Researchers from University of California, Santa Cruz, and University of Northern Arizona deploy sensing instruments at Hart Prairie Preserve in Arizona. (Credit: Anthony Ambrose / University of California, Berkeley)
There are lots of nature reserves in the world, including several administered by universities. Of those, the University of California’s Natural Reserve System is the largest.
With 39 sites covering more than 756,000 acres, research underway there hits on every type of major ecosystem in the state. These include coastal tidepools, inland deserts, lush wetlands and the Sierra Nevada mountains, among others.
If you haven’t heard of California’s Natural Reserve System, you’re not alone. Until recently, we had no idea that it even existed, despite the state’s excellent track record with various sensor networks for monitoring wildfires, hydrology and more.
The system was first established 51 years ago by scientists with a vision for protecting some of California’s lands and preserving them for education, outreach and research.
“It started when one of the researchers went back to a site he was working at and found it had been paved over,” said Becca Fenwick, research program director at the Institute for the Study of Ecological and Evolutionary Climate Impacts (ISEECI), housed at the University of California. “He was obviously disturbed by that. I believe there were seven sites in 1965, and the network has been growing since then.”
With nearly 40 sites these days, the Natural Reserve System has expanded into an impressive array boasting pretty much every kind of sensor imaginable. But getting to that size and staying there are two different things.
“Maintaining our sites over a wide variety of ecosystems is tough. One of our weather stations in the eastern mountains, our wiring keeps getting eaten by bears,” said Fenwick. “So things work in the lab, but once you put them outside there are things like bears. Or wasps that decide your camera is the perfect place to put a nest.”
Fenwick says that the most popular sensors deployed across the sites are multi-parameter weather stations. In addition to those, there are sensors for tracking solar radiation, soil temperature, soil moisture and even leaf wetness in some areas. In others, there are fuel moisture sensors that help to gauge the risk of forest fires starting.
Fenwick says that the reserve system is looking to expand more into the future, with sights set on building infrastructure to support PhenoCams. The cameras gather images that could help researchers see how ecosystems are changing over time and, from there, with climate change.
“We’re installing additional sensors to complement the weather stations and PhenoCams, measuring air temperature at 10 centimeters, 1 and 3 meters,” said Fenwick, noting that sensors for soil moisture are also being added. She says the developing PhenoCam network will help scientists to better know when trees bloom and later lose their leaves. “The fuel moisture sensor looks very much like a dowel rod you’d get from a hardware store. I believe there’s a wire that runs through it and measures differences in the moisture content of the dowel as it changes, as you’d see on the ground on twigs or in the duff.”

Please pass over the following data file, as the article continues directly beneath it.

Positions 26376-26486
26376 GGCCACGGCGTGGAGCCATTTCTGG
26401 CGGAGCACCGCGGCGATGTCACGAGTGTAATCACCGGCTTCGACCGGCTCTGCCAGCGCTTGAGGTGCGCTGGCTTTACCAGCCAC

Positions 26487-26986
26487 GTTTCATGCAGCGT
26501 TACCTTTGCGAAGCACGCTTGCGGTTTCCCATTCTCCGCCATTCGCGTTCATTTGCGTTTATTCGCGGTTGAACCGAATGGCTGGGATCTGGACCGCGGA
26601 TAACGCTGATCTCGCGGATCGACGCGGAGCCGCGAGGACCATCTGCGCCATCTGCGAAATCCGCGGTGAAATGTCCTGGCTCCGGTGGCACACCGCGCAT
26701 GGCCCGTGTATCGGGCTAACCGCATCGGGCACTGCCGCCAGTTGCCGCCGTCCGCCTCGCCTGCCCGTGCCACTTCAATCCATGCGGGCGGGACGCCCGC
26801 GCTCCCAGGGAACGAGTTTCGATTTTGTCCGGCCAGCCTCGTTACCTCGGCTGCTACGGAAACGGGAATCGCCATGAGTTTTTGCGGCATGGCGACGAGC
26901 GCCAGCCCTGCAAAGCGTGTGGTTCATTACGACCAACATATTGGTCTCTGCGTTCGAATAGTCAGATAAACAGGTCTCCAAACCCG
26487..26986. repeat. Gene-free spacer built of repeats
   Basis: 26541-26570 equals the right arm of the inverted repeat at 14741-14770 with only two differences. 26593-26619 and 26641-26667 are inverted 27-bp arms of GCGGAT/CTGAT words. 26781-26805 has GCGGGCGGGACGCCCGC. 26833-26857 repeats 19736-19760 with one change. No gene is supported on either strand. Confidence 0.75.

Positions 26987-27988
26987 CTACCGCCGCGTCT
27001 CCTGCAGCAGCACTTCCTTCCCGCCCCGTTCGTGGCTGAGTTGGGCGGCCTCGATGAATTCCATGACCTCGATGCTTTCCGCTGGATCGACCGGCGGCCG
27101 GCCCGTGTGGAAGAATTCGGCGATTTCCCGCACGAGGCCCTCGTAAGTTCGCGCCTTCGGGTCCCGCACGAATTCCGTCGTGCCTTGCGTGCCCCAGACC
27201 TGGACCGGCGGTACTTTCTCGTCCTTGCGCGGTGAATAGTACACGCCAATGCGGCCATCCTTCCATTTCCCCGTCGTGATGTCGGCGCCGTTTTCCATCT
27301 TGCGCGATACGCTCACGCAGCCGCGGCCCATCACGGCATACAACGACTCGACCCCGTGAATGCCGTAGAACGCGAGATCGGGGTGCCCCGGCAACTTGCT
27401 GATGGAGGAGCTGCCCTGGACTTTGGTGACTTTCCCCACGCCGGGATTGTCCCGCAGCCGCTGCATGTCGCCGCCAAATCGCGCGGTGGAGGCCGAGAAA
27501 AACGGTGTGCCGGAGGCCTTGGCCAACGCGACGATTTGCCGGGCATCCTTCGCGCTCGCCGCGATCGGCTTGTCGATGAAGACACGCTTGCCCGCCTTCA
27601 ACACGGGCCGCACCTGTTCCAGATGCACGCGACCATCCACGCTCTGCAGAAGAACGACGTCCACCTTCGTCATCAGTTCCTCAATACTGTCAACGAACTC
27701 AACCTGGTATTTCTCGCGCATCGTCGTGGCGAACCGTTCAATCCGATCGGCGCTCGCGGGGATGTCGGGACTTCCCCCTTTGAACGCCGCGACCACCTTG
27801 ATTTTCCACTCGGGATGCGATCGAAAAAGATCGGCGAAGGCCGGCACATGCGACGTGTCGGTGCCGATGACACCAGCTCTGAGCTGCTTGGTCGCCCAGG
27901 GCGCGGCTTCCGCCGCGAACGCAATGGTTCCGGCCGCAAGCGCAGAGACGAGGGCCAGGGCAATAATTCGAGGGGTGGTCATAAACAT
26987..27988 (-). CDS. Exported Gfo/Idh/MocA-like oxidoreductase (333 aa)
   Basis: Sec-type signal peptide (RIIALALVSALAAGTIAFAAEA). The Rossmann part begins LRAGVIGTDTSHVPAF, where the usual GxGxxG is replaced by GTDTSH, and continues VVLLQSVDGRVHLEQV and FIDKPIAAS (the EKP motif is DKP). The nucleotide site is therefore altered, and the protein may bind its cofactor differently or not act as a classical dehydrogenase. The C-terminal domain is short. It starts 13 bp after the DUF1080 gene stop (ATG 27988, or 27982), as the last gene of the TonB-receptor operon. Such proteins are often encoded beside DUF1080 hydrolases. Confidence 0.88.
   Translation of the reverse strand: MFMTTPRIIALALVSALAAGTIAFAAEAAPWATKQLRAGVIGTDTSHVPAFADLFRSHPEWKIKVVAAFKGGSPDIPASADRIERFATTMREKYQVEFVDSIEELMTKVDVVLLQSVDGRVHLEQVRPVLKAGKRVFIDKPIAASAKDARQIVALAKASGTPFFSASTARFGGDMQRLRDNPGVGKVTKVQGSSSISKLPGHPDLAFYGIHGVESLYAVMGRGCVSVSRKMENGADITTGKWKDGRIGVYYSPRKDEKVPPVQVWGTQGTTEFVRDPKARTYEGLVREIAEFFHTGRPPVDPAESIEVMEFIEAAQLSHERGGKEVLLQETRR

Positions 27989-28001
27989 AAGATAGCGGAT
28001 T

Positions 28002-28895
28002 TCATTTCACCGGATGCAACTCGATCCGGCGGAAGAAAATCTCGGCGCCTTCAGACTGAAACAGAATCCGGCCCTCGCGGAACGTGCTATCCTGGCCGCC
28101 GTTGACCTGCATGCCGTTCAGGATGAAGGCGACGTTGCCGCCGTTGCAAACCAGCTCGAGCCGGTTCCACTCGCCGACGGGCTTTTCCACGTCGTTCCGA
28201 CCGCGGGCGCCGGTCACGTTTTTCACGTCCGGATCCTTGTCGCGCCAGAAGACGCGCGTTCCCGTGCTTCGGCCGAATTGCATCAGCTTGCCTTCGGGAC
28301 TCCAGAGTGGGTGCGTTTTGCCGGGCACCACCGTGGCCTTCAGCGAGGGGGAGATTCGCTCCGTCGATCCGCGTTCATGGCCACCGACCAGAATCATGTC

Data from all the new sensors will add more resolution to western regional climate models, she says, which feed into scientific papers and media reports. But sites throughout the Natural Reserve System have already uncovered plenty of interesting insights.
Fenwick can’t comment on specific findings, but has seen a few trends taking shape over time.
“For the last three to four years, there’s been a significant decline to snowpack in the White Mountains and Sierra Nevadas. It’s tied closely to drought,” said Fenwick. “We’re seeing about 60 million mixed pine trees dead up to the 5,000-foot mark in the Sierra Nevada. It’s a combination of the lack of precipitation stressing out the trees and the already existing pine beetles.”
In Colorado and other areas across the West, the native beetles have likewise taken advantage of trees weakened by drought. Conifers that would have normally been able to expel them with excess sap simply don’t have the moisture needed to mount such a charge. And it doesn’t take long for the beetles, which prefer to eat around trees, to gird them enough that they can no longer survive.
Hopes are that the Natural Reserve System can continue to expand and provide more interesting insights in the future. Fenwick notes work currently underway to deploy a new sensor network as part of the University of Northern Arizona’s Southwest Experimental Garden Array.
Data from the whole system will continue to be free and available to those interested.
“If any researcher who’s doing research on our reserves needs info for a particular year, our climate data are freely available,” said Fenwick. “They’re also available to the public as well.”
Top image: Researchers from University of California, Santa Cruz, and University of Northern Arizona deploy sensing instruments at Hart Prairie Preserve in Arizona. (Credit: Anthony Ambrose / University of California, Berkeley)